Scanning tunneling spectroscopy
About: Scanning tunneling spectroscopy is a(n) research topic. Over the lifetime, 7886 publication(s) have been published within this topic receiving 213828 citation(s).
Papers published on a yearly basis
15 Jan 1985-Physical Review B
TL;DR: In this paper, a metal tip is scanned along the surface while ad justing its height to maintain constant vacuum tunneling current, and a contour map of the surface is generated.
Abstract: The recent development of the “scanning tunneling microscope” (STM) by Binnig et al. [8.1–5] has made possible the direct real-space imaging of surface topography. In this technique, a metal tip is scanned along the surface while ad justing its height to maintain constant vacuum tunneling current. The result is essentially a contour map of the surface. This contribution reviews the the ory [8.6–8] of STM, with illustrative examples. Because the microscopic structure of the tip is unknown, the tip wave functions are modeled as s-wave functions in the present approach [8.6, 7]. This approximation works best for small effective tip size. The tunneling current is found to be proportional to the surface local density of states (at the Fermi level), evaluated at the position of the tip. The effective resolution is roughly [2A(R+d)]1/2, where R is the effective tip radius and d is the gap distance. When applied to the 2x1 and 3x1 reconstructions of the Au(l10) surface, the theory gives excellent agreement with experiment [8.4] if a 9 A tip radius is assumed. For dealing with more complex or aperiodic surfaces, a crude but convenient calculational technique based on atom charge superposition is introduced; it reproduces the Au(l10) results reasonably well. This method is used to test the structure-sensitivity of STM. The Au(l10) image is found to be rather insensitive to the position of atoms beyond the first atomic layer.
TL;DR: The results, although demonstrating that nanotubes could find use as sensitive chemical gas sensors, likewise indicate that many supposedly intrinsic properties measured on as-prepared nanotube may be severely compromised by extrinsic air exposure effects.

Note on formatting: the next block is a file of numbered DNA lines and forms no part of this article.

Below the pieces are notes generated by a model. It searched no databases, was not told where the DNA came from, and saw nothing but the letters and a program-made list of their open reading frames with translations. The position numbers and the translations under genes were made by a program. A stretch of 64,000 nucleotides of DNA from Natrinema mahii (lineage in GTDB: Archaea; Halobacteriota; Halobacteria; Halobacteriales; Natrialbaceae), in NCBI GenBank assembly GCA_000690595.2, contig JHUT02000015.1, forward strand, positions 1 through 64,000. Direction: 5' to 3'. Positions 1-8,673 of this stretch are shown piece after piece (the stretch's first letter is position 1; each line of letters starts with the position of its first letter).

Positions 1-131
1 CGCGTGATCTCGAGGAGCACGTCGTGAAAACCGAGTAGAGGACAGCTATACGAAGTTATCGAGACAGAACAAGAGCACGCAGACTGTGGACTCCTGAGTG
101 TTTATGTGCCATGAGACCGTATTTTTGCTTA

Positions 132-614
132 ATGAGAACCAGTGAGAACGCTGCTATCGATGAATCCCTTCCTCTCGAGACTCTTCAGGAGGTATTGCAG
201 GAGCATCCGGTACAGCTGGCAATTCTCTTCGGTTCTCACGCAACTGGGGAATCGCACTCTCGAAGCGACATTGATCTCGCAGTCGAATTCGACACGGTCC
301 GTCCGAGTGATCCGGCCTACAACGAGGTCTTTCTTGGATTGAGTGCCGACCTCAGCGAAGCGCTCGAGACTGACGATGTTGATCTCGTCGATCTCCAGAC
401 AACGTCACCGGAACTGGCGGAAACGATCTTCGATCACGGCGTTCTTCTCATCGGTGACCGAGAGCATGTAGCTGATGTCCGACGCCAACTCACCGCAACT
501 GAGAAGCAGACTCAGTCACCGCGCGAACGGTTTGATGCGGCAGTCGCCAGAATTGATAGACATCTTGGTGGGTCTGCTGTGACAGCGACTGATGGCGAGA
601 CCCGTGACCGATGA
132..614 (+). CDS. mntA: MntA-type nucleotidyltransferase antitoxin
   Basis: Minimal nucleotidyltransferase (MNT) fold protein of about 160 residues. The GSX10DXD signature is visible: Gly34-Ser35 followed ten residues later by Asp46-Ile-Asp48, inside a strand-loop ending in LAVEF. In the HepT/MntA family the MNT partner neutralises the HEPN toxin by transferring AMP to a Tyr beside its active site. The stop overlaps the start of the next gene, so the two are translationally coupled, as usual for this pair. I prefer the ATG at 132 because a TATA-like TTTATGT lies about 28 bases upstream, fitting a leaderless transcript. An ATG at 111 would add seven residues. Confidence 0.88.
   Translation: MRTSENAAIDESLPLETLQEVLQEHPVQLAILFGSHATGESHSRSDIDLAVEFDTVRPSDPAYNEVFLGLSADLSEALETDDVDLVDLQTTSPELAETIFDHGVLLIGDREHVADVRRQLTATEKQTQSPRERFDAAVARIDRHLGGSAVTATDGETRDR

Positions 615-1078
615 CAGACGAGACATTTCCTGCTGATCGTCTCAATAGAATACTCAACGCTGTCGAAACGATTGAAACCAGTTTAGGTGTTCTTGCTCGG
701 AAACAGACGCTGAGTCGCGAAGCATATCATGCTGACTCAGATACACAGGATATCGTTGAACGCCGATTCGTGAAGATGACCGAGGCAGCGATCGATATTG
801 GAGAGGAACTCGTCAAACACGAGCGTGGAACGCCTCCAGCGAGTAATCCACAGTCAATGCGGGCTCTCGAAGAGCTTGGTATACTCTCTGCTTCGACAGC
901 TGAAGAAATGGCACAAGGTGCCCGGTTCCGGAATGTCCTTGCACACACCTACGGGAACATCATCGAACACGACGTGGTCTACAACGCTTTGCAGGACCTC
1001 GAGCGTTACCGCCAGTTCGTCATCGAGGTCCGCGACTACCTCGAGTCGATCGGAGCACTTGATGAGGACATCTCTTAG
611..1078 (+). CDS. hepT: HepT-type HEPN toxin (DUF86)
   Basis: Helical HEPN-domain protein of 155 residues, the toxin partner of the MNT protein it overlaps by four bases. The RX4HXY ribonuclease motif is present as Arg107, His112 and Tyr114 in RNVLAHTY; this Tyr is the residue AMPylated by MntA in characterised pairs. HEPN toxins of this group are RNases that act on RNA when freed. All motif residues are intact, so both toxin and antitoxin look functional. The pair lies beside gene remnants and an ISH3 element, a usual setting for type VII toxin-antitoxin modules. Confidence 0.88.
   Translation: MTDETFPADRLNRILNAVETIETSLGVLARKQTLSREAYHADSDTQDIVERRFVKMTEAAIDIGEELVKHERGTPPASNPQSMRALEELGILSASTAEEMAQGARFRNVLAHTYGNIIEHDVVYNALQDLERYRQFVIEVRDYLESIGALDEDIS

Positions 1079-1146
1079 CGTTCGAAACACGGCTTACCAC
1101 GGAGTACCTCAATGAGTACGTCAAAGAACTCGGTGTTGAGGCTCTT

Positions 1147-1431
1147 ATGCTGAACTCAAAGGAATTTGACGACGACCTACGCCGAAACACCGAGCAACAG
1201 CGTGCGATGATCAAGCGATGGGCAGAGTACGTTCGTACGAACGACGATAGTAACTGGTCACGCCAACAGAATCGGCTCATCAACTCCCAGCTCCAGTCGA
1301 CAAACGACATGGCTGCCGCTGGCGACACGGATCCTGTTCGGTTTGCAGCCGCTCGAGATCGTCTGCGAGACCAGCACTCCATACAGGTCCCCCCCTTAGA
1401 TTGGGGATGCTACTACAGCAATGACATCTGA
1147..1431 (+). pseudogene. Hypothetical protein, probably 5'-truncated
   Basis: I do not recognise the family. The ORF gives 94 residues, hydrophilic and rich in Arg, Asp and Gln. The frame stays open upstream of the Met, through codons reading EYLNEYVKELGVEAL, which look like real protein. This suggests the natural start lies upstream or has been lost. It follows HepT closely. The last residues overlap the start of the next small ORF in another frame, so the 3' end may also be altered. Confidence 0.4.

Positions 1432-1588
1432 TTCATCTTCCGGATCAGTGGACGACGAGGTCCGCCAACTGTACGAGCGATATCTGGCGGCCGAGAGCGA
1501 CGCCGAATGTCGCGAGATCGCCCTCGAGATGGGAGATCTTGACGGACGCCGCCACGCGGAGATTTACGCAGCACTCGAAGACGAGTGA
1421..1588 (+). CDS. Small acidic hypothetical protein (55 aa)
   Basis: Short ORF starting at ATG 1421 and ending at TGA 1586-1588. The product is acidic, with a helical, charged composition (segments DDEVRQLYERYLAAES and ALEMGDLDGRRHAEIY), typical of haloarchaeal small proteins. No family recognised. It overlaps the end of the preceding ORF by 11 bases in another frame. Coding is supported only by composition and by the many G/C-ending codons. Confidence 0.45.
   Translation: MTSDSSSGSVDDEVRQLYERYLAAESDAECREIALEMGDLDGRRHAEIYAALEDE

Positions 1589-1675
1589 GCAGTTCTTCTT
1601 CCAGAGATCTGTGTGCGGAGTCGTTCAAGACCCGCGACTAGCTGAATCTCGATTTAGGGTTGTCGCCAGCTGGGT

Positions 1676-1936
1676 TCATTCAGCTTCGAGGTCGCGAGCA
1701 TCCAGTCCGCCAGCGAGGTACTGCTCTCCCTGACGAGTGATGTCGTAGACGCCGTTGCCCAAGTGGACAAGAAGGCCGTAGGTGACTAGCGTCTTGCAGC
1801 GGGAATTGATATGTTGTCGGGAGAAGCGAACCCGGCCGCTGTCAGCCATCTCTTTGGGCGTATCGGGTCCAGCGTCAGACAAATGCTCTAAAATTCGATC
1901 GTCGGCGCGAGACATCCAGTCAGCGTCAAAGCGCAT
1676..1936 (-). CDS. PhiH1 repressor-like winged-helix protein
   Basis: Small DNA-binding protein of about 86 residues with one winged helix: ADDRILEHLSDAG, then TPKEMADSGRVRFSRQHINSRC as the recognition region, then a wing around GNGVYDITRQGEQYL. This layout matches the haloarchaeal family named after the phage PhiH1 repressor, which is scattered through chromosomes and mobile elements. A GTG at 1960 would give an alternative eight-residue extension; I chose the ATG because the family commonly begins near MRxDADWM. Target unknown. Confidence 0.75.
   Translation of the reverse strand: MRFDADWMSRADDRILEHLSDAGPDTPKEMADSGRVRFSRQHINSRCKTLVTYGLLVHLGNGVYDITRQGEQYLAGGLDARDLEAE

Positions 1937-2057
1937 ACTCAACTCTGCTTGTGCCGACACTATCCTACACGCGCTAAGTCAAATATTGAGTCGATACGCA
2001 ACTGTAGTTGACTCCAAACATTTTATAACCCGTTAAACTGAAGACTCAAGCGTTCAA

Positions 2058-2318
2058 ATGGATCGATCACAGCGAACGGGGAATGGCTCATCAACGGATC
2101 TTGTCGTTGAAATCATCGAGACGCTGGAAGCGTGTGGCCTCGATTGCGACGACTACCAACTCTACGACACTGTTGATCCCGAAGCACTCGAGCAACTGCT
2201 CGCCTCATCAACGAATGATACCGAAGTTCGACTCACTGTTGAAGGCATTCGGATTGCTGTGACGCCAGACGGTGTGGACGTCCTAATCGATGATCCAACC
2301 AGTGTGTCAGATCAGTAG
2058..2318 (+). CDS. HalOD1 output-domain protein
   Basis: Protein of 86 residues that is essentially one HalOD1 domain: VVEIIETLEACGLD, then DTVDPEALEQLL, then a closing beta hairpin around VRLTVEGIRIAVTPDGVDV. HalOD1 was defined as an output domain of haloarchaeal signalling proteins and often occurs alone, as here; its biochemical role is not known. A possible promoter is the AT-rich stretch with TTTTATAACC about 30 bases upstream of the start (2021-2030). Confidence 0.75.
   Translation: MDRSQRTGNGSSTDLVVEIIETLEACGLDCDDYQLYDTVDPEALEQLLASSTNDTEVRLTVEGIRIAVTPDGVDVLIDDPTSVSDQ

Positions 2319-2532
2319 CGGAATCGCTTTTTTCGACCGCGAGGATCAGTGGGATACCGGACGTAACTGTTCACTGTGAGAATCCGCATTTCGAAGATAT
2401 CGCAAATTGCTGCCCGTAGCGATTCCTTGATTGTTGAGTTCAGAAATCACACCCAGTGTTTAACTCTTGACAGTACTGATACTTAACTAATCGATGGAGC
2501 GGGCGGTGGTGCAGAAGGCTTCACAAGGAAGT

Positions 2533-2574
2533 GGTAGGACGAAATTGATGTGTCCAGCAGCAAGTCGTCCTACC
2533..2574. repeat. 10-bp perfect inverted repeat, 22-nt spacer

Abstract: The electronic properties of single-walled carbon nanotubes are shown here to be extremely sensitive to the chemical environment. Exposure to air or oxygen dramatically influences the nanotubes' electrical resistance, thermoelectric power, and local density of states, as determined by transport measurements and scanning tunneling spectroscopy. These electronic parameters can be reversibly "tuned" by surprisingly small concentrations of adsorbed gases, and an apparently semiconducting nanotube can be converted into an apparent metal through such exposure. These results, although demonstrating that nanotubes could find use as sensitive chemical gas sensors, likewise indicate that many supposedly intrinsic properties measured on as-prepared nanotubes may be severely compromised by extrinsic air exposure effects.
01 Jan 1992
15 Jun 1974-Applied Physics Letters
TL;DR: In this article, a double-barrier structure with a thin GaAs sandwiched between two GaAlas barriers has been shown to have resonance in the tunneling current at voltages near the quasistationary states of the potential well.
Abstract: Resonant tunneling of electrons has been observed in double‐barrier structures having a thin GaAs sandwiched between two GaAlas barriers. The resonance manifests itself as peaks or humps in the tunneling current at voltages near the quasistationary states of the potential well. The structures have been fabricated by molecular beam epitaxy which produces extremely smooth films and interfaces.
10 Jan 1983-Physical Review Letters
TL;DR: In this paper, a modified adatom model with 12 adatoms per unit cell and an inhomogeneously relaxed underlying top layer was used for Si(111) reconstruction.
Abstract: The 7× 7 reconstruction on Si(111) was observed in real space by scanning tunneling microscopy. The experiment strongly favors a modified adatom model with 12 adatoms per unit cell and an inhomogeneously relaxed underlying top layer.
Trending Questions (1)
Related Topics (5)
86.8K papers, 2.2M citations
76.7K papers, 1.9M citations
107.8K papers, 1.9M citations
275.5K papers, 4.5M citations
83.4K papers, 1.8M citations